Other bands, the so-called, Drunk Bands were not coordinated at all; their varied but still frequently elaborate costumes lending to their chaotic air.
The parade slowly wound along for about an hour until our fingers and toes were too cold. We slipped back inside John Mullins to meet up with a couple more expats and then found our way back towards the Vrijthof and the party already well under way there.
Stepping away from the regular events of Carnival, we discovered the even more casual and potentially crazier aspect of celebrations in Maastricht. The cafes. And the costumes.
All of the cafes in the old part of Maastricht around the squares had prepared for the large influx of people by moving all of their tables and chairs out and setting up outdoors glass collectors and bars. Carnival folk music was the order of the day at most of the places we went, with the occasional modern (or at least English-language) song making its way into the mix.
We wandered down a side street to the slightly less packed Café Cliniq first where they were serving beer and some fried food options and met up with some more classmates. Like many of the cafes we visited, the walls had extra panels covering all the walls for decoration. It was there we were surprised to discovered small children running around the crowd and playing Frisbee with beer coasters. Clearly family was an important part of the celebrations; resulting in an odd scene for Americans.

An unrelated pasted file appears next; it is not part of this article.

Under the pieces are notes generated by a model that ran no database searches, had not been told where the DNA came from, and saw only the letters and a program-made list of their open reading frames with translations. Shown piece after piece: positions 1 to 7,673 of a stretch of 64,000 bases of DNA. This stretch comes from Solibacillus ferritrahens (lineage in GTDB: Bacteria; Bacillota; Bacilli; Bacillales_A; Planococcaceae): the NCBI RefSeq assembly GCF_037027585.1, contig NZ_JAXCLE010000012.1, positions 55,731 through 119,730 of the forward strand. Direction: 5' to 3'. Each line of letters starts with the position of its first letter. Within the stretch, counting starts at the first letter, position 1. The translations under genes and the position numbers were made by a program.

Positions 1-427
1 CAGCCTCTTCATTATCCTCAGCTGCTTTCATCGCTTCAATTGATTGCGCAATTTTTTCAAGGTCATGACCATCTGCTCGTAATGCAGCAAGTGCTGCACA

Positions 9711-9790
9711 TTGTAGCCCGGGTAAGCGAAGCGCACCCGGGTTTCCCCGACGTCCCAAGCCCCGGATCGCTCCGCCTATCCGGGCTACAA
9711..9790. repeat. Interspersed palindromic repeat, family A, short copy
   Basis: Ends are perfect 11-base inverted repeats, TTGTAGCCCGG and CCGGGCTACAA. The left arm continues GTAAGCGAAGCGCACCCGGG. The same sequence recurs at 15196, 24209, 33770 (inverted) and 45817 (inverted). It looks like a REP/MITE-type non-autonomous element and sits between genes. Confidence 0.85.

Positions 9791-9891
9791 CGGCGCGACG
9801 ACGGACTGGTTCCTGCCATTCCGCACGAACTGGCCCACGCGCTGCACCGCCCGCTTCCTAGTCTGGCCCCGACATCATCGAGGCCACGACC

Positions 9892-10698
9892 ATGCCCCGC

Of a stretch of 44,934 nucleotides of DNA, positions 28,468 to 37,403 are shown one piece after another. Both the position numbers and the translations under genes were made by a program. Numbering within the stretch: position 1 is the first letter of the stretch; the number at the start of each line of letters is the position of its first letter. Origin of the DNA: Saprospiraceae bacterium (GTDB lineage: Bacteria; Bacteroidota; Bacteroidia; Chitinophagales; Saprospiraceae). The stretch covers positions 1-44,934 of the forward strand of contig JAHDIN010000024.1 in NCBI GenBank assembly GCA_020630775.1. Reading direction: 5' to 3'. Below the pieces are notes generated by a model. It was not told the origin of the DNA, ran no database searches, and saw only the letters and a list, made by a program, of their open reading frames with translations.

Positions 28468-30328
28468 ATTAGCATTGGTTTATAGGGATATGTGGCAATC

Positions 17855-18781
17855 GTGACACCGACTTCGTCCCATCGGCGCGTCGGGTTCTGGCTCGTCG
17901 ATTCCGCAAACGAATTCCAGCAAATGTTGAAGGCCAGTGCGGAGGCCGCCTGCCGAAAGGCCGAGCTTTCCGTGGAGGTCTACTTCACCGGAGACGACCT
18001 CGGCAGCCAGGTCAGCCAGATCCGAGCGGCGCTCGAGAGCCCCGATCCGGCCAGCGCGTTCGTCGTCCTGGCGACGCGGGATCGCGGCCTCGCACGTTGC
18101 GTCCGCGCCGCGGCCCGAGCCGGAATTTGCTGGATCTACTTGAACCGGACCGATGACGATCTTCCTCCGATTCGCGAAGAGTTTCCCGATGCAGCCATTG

We then moved on to the Vrijthof to the Perron again and then down to the Onze Lieve Vrouw Plein. This third location teamed with people and seemed to have attracted many of the parade participants.
A somewhat unique aspect of the Maastricht carnival is that nearly all the participants dress up and paint their faces. Some only chose to wear a colorful scarf or boa, while others got a Halloween-esque route (like us), and still others have developed intricate costumes made of various types of fabrics and themes.
As befits this particularly cold Dutch winter, many costumes we saw were warm looking. A number, like the awesome squid costume, were actually made out of quilted coats. Definitely a smart move. Like the bands, families and couples usually had coordinated costumes.
Many of the participants (particularly the older ones) dressed in complex and interesting “garb”; their faces painted or covered with intricate masks and lots of lace. The costumes were often reminiscent of renaissance fairs or Holland’s “Golden Age”. Dan’s costume fell more or less into this range and the costumes were so amazing I’d like to go this direction next year for both of us. Dan on the other hand wants to do Isle of Dr. Monroe costumes.
Other popular themes were cross-dressing (more female-impersonators than male ones), fuzzy animal costumes (particularly holstein cows), and, rather uncomfortably for me, cultural stereotypes (Dutch, Irish, African, and American Indian). Cowboys too, which made me wonder if this was the Dutch stereotype of Americans in general.
This is the second article in my Alaaf! Carnival 2010 Recap Series.